Intrinsically linked to this initiative is the NAM report’s call for DHHS to convene a task force of FDA scientists and potential funders charged with developing an appendable national database for scientific, regulatory, and clinical information that would be updated and sustained. This database would then develop over time as an accumulating resource for interpretation of the clinical utility of biomarker tests for molecularly targeted therapies in a disease-agnostic fashion. The committee emphasized that strategies should be developed to incentivize health care professionals and researchers to enter their data into such a secure and compliant open-access repository.


NAM’s strategy for using biomarkers and targeted therapies to drive precision medicine rests on a rapid learning system whereby data derived from scientific research and clinical practice continuously refine the national data resource and, potentially, the evidentiary standards (Fig. 1). Development of a rapid learning system for health care requires educational initiatives at many levels but especially for patients and health care providers. Particular emphasis is placed on strategies for thwarting health or disease disparities—a fundamental goal for realizing the promise of precision medicine—be they regional, socioeconomic, or reflective of the rarity or nature of a disease. Given the pitch of recreational genetic analysis to the affluent and worried well (2), it is vital that treatment refinements and enhancement of clinical outcomes promised by the efficient linkage of biomarker tests to molecularly targeted therapies not be restricted to particular patient groups.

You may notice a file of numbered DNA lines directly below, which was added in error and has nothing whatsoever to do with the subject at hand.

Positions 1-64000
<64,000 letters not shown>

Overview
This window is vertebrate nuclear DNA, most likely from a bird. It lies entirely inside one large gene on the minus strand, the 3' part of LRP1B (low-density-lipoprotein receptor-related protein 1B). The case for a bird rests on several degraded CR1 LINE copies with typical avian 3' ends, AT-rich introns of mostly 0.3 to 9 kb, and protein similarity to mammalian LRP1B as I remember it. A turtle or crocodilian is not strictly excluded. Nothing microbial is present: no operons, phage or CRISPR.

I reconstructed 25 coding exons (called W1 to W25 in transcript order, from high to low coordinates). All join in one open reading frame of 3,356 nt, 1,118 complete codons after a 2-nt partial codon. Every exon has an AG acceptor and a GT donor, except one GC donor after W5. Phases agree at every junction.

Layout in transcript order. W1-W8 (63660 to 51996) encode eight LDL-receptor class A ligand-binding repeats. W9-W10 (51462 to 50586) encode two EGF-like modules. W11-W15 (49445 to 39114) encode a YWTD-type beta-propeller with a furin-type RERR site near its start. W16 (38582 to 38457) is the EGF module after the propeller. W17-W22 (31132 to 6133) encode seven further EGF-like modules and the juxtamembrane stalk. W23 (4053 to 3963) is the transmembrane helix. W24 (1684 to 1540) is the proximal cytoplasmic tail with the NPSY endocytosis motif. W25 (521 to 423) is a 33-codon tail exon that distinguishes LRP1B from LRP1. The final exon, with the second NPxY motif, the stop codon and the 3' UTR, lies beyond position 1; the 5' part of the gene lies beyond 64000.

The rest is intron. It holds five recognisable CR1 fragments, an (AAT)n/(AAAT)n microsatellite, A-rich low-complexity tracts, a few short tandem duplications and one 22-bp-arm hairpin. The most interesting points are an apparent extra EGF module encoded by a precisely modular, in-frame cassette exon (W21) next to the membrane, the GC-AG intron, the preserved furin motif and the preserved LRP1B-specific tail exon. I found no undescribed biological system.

Fig. 1. “What’s mine is yours, and what is yours is mine.”*

Synthesis of many people’s research and clinical data can pinpoint truly beneficial biomarkers and drive precision medicine. The schematic illustrates NAM’s vision for finding, validating, and continuously improving biomarkers for clinical use. Row 1, fundamental goals; Row 2, perpetual assessment to improve biomarker tests; Row 3, goals for bringing precision medicine to the people. *From Measure for Measure by William Shakespeare.

The development of broad evidentiary standards and cumulative acquisition of data on clinical utility will drive decisions to prescribe specific drugs only for those patients in whom the therapeutic might reasonably be expected to yield improved health outcomes. Successful precision medicine strategies provide a rationale for reimbursement, continued innovation, and broad coverage unrestrained by a patient’s distinct circumstances.